An ancient D20 die beats the Dungeons & Dragons dice to the punch by 2000 years.
Reverend Chauncey Murch must have rolled a crit when he acquired the ancient D20 die between 1883 and 1906 while conducting missionary work in Egypt.
Apparently, way before Gary Gygax and Dungeons & Dragons people in ancient Egypt were casting icosahedra. The ancient D20 die pictured above is a twenty-faced die dating from somewhere between 304 and 30 B.C., a time span also known as Egypt’s Ptolemaic Period.
The ancient D20 die from Egypt is made from serpentine and amazingly still has all the numerals visible, like eta, thta, and epsilon. The ancient D20 die is a little over an inch tall. The symbols carved into the D20 die appear to be of Greek origin, in keeping with it coming from the Ptolemaic Period.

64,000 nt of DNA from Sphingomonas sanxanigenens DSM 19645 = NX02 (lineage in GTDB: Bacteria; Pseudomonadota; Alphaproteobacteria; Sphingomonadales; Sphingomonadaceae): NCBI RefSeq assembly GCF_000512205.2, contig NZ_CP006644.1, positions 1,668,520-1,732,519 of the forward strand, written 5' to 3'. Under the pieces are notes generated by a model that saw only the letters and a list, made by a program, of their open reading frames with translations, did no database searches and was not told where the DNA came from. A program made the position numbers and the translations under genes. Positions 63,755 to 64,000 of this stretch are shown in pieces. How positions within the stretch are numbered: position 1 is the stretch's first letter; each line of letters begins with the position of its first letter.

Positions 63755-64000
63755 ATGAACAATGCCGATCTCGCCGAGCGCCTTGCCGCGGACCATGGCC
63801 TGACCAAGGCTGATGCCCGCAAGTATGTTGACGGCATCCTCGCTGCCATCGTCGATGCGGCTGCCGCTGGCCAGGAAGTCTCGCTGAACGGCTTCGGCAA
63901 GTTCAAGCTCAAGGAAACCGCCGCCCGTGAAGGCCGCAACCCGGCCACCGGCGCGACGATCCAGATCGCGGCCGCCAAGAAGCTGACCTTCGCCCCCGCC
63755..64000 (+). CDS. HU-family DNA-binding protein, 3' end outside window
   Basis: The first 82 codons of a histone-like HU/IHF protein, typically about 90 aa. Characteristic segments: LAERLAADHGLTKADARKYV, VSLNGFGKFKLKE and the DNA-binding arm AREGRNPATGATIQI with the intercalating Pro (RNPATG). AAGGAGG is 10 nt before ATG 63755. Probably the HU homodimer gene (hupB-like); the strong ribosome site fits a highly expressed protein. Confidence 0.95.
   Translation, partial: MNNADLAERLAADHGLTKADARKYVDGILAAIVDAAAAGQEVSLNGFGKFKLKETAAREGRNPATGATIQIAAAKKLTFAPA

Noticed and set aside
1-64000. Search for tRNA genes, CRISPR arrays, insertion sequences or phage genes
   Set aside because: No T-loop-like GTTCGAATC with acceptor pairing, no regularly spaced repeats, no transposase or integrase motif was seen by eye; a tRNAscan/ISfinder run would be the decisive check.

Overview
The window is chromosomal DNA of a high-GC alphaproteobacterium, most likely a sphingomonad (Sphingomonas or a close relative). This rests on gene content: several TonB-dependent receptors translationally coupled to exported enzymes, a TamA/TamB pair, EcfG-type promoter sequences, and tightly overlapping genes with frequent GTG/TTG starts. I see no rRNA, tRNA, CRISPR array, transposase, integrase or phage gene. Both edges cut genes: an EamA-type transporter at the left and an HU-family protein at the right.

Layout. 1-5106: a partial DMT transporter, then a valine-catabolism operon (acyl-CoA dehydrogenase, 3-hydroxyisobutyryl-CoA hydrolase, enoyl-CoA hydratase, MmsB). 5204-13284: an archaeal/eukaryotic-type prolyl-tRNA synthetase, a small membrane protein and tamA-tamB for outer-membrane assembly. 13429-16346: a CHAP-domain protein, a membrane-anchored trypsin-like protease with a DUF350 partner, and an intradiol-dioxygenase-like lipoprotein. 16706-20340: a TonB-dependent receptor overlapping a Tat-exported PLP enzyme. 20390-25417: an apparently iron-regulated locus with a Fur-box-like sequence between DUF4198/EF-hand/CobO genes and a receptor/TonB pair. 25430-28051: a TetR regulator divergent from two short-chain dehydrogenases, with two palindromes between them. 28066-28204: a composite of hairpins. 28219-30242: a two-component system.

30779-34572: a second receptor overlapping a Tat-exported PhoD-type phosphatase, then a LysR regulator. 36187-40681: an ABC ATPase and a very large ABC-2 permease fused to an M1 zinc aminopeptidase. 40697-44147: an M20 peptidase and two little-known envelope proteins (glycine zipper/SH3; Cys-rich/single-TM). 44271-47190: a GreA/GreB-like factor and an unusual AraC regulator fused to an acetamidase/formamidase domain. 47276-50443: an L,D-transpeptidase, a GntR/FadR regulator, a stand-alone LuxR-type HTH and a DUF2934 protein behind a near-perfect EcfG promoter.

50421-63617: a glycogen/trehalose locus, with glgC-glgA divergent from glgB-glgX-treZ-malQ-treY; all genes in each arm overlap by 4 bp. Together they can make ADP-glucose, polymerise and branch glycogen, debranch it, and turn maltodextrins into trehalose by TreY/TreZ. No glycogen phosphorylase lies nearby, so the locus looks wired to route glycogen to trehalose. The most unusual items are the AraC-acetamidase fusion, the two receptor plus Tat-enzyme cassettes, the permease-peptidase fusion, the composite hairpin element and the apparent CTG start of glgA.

The previous record holder for the world’s most ancient D20 die similar to Dungeons & Dragons was a Roman glass die from around the 2nd century AD. It is described as “Deep blue-green in color, the large twenty-sided die incised with a distinct symbol on each of its faces.”
No one knows for certain what types of games these ancient D20 die were used for. Although it’s possible they were used for religious purposes, as well.
The ancient D20 die is now being held by The Metropolitan Museum of Art.